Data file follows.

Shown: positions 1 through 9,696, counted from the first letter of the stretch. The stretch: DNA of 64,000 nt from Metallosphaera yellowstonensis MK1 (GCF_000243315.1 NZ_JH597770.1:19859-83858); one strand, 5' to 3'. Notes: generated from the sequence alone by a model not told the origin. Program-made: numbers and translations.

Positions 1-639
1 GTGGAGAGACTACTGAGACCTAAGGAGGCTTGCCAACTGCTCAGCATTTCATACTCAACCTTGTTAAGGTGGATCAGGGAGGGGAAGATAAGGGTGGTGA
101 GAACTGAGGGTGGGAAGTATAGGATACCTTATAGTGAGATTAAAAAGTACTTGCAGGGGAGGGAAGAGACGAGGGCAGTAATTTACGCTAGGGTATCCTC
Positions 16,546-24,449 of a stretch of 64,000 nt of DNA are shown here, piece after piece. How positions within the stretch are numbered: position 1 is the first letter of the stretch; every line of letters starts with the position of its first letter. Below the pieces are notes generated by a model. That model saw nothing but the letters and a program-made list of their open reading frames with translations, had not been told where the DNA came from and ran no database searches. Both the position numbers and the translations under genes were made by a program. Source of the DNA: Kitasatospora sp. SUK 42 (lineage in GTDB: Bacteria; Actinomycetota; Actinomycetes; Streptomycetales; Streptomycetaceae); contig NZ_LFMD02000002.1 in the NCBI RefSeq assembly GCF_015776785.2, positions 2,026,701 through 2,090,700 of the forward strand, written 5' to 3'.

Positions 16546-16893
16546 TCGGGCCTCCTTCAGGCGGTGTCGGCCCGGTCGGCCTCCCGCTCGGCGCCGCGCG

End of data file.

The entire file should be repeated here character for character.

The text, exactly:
Shown: positions 1 through 9,696, counted from the first letter of the stretch. The stretch: DNA of 64,000 nt from Metallosphaera yellowstonensis MK1 (GCF_000243315.1 NZ_JH597770.1:19859-83858); one strand, 5' to 3'. Notes: generated from the sequence alone by a model not told the origin. Program-made: numbers and translations.

Positions 1-639
1 GTGGAGAGACTACTGAGACCTAAGGAGGCTTGCCAACTGCTCAGCATTTCATACTCAACCTTGTTAAGGTGGATCAGGGAGGGGAAGATAAGGGTGGTGA
101 GAACTGAGGGTGGGAAGTATAGGATACCTTATAGTGAGATTAAAAAGTACTTGCAGGGGAGGGAAGAGACGAGGGCAGTAATTTACGCTAGGGTATCCTC
Positions 16,546-24,449 of a stretch of 64,000 nt of DNA are shown here, piece after piece. How positions within the stretch are numbered: position 1 is the first letter of the stretch; every line of letters starts with the position of its first letter. Below the pieces are notes generated by a model. That model saw nothing but the letters and a program-made list of their open reading frames with translations, had not been told where the DNA came from and ran no database searches. Both the position numbers and the translations under genes were made by a program. Source of the DNA: Kitasatospora sp. SUK 42 (lineage in GTDB: Bacteria; Actinomycetota; Actinomycetes; Streptomycetales; Streptomycetaceae); contig NZ_LFMD02000002.1 in the NCBI RefSeq assembly GCF_015776785.2, positions 2,026,701 through 2,090,700 of the forward strand, written 5' to 3'.

Positions 16546-16893
16546 TCGGGCCTCCTTCAGGCGGTGTCGGCCCGGTCGGCCTCCCGCTCGGCGCCGCGCG